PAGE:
Wednesday, January 16, 2019

Amalarius of Metz: On Compline

Compline (completorium)  is so-called because at that point our daily consumption of food and drink, which are necessarily consumed for the sustenance of the body, together with ordinary speech, is complete (completur). And thus monks, in accordance with Saint Benedict's rule, see to the closing of their mouths and keep them distant from ordinary conversation from the time of this office until they return to work again. And it is not inappropriate that this time of night, in which all things are silent, can be called quietude. Among those who divide the night into seven parts, the first part is called twilight, the second vespers, and the third quietude, which we are now discussing. And I think that it is so-called because, at this moment, all things are quiet.

In some sense this office corresponds to that commendation through which man commends himself to God when he leaves this world. Sleep is the image of death. And just as the mind of the dead man is withdrawn from mortal things and given over to forgetfulness of the suffering of this world, so in some sense is the spirit of the sleeping man withdrawn from its usual thoughts and from every temporal occupation.

In the four Psalms we commend the four elements of our body to the Lord, as the vesicle makes clear, saying: "Keep me, Lord, the apple of your eye. Protect me under the shadow of your wings." Everyone—even those with tenuous understanding—recognizes how many more external dangers can befall a man when he is asleep than when he is awake

Augustine, writing on a verse from the first Psalm that is sung during Compline, explains this: "'In peace in the selfsame I will sleep and I will take rest.' For it is right that such people hope for all manner of mental withdrawal from mortal affairs, and for forgetfulness of the miseries of this world.

The second Psalm continues up to the verse in which Christ laid down his spirit on the cross. In that verse, we desire that we be brought into conformity with his sleep — that is, that our members rest while our heart is vigilant.

The third Psalm is filled with words of prayers that request the Lord's protection. In Roman usage it is also sung on Good Friday after the reading, where (according to Hosea) our mortification after the example of Christ is revealed, together with our resurrection after two days. Through this Psalm, the author of the Office advises us, in accordance with its words, that our mind should be intent on beseeching God amid all our dangers and difficulties; and thus, because our sleep has some likeness to the sleep of those who have left this world under the Lord's protection, the same Psalm is recited at Compline.

In some sense the fourth Psalm also recalls the intention of those who are in difficulty and nevertheless pass from this difficulty to peace, saying: "In the nights lift up your hands to the holy places." Thus Augustine in his treatise on the same Psalm: "For the night is a sorrowful thing, and the day is a joyful thing." And after a little: "Therefore, 'Bless the Lord.' When? At night. When Job blessed him, what a sorrowful night it was! All his possessions were taken away; the sons who had kept them were taken away. What a sorrowful night! But let us see if he does not give his blessing during the night: 'The Lord gave, and the Lord has taken away. As it has pleased the Lord, so was it done. Blessed be the name of the Lord. '"+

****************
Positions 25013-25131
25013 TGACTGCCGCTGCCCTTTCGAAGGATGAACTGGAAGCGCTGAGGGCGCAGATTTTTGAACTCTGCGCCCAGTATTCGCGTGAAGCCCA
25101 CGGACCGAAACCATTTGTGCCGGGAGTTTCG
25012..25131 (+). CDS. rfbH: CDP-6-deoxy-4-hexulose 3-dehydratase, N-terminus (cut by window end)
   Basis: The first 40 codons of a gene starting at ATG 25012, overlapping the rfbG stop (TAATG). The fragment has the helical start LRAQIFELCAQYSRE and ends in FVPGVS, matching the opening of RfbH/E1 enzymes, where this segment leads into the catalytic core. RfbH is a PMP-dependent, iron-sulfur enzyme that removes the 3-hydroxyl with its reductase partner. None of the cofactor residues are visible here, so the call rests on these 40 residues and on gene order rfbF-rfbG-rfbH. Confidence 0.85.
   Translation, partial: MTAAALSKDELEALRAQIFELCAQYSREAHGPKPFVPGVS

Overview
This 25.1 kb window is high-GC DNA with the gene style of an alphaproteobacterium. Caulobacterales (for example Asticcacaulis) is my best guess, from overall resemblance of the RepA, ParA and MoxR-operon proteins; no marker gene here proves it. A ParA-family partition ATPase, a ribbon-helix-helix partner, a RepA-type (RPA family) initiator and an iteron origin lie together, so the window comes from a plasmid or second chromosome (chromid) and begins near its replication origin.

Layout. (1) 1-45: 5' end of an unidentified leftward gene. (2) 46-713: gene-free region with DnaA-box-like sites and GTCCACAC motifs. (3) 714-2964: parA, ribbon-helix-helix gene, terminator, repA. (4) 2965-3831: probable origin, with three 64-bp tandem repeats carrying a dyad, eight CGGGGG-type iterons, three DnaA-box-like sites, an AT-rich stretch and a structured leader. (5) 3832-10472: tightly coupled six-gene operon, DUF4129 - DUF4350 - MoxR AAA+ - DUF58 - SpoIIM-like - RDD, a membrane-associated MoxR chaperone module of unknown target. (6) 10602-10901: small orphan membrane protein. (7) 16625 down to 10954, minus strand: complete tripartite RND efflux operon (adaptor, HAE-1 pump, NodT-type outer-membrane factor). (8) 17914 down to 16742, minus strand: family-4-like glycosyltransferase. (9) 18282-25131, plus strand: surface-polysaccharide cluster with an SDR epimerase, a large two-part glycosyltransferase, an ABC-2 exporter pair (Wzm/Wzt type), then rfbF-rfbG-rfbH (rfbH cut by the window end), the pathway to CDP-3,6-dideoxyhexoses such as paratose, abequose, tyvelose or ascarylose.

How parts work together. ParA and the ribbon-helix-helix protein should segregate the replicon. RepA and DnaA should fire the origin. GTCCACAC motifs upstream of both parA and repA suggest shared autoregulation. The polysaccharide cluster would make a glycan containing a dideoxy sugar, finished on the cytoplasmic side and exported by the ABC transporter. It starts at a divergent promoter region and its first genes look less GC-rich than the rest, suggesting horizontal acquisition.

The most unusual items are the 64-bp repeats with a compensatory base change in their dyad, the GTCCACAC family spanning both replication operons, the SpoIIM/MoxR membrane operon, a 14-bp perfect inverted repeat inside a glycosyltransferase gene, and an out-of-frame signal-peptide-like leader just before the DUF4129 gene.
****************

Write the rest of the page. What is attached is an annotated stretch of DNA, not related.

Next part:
The vesicle that follows, as we said above, clarifies the full task of the office—namely, a request for the Lord's protection amid the dangers of the night. And the subsequent hymn of Saint Simeon reveals the peace that the soul of the one praying desires—namely, that it may rest without any disturbance from this world. This is what Simeon prayed for when he wished to pass from this life to the other life, and said: "Now dismiss your servant in peace, Lord, according to your word."

Sunday, January 13, 2019

Monday: Weeks 1 & 3:

Lauds: St. Ambrose

In a general audience (October 24, 2007), Pope Benedict XVI referred to Ambrose: “Dear brothers and sisters, I would like further to propose to you a sort of ‘patristic icon,’ which, interpreted in the light of what we have said, effectively represents ‘the heart’ of Ambrosian doctrine. In the sixth book of the Confessions, Augustine tells of his meeting with Ambrose, an encounter that was indisputably of great importance in the history of the Church. He writes in his text that whenever he went to see the Bishop of Milan, he would regularly find him taken up with catervae of people full of problems for whose needs he did his utmost. There was always a long queue waiting to talk to Ambrose, seeking in him consolation and hope. When Ambrose was not with them, with the people (and this happened for the space of the briefest of moments), he was either restoring his body with the necessary food or nourishing his spirit with reading. Here Augustine marvels because Ambrose read the Scriptures with his mouth shut, only with his eyes (cf. Confessions, 6, 3). Indeed, in the early Christian centuries reading was conceived of strictly for proclamation, and reading aloud also facilitated the reader’s understanding. That Ambrose could scan the pages with his eyes alone suggested to the admiring Augustine a rare ability for reading and familiarity with the Scriptures. Well, in that ‘reading under one’s breath,’ where the heart is committed to achieving knowledge of the Word of God – this is the ‘icon’ to which we are referring -, one can glimpse the method of Ambrosian catechesis; it is Scripture itself, intimately assimilated, which suggests the content to proclaim that will lead to the conversion of hearts. Thus, with regard to the magisterium of Ambrose and of Augustine, catechesis is inseparable from witness of life. What I wrote on the theologian in the Introduction to Christianity might also be useful to the catechist. An educator in the faith cannot risk appearing like a sort of clown who recites a part ‘by profession.’ Rather – to use an image dear to Origen, a writer who was particularly appreciated by Ambrose -, he must be like the beloved disciple who rested his head against his Master’s heart and there learned the way to think, speak and act. The true disciple is ultimately the one whose proclamation of the Gospel is the most credible and effective.”